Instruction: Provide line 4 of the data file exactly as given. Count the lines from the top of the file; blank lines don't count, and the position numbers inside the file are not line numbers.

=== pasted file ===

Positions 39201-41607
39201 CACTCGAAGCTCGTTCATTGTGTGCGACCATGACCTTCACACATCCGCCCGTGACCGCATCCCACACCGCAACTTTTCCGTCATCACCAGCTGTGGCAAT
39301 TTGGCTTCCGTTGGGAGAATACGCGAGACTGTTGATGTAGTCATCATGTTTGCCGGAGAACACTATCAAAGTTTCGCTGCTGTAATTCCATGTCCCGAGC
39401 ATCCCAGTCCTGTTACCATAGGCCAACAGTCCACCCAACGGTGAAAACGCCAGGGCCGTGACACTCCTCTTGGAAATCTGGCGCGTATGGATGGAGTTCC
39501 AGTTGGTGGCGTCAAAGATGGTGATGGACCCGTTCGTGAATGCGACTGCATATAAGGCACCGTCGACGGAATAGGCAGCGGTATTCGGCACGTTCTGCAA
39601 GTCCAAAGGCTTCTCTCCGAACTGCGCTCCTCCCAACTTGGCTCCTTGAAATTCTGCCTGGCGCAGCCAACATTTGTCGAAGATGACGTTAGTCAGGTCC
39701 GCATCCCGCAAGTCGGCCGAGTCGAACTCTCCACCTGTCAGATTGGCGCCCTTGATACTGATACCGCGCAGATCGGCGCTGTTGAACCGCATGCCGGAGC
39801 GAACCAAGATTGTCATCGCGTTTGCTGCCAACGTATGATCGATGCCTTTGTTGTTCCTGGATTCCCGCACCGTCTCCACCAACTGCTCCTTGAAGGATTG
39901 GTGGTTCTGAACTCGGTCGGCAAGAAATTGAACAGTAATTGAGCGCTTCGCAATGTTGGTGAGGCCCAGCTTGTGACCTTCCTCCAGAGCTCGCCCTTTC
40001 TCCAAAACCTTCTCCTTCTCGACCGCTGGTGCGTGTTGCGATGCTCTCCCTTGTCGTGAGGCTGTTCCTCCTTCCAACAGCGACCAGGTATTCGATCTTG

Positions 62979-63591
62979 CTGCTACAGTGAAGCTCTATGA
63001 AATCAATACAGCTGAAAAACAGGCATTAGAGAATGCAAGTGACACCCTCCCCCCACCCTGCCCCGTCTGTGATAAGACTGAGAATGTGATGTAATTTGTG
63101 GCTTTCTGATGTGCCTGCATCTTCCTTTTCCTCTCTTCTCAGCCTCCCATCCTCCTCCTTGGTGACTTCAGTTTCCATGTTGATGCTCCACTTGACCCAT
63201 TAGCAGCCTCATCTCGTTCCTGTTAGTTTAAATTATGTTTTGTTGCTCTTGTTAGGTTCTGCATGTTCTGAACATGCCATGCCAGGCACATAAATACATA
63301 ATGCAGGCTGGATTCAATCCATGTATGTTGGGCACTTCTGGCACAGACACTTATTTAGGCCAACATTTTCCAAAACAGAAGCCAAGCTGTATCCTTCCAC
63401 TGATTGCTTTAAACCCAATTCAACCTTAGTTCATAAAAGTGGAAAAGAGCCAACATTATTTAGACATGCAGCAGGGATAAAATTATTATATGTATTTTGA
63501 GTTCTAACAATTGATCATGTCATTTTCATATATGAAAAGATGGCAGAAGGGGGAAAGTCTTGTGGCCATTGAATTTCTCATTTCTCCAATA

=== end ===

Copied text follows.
39401 ATCCCAGTCCTGTTACCATAGGCCAACAGTCCACCCAACGGTGAAAACGCCAGGGCCGTGACACTCCTCTTGGAAATCTGGCGCGTATGGATGGAGTTCC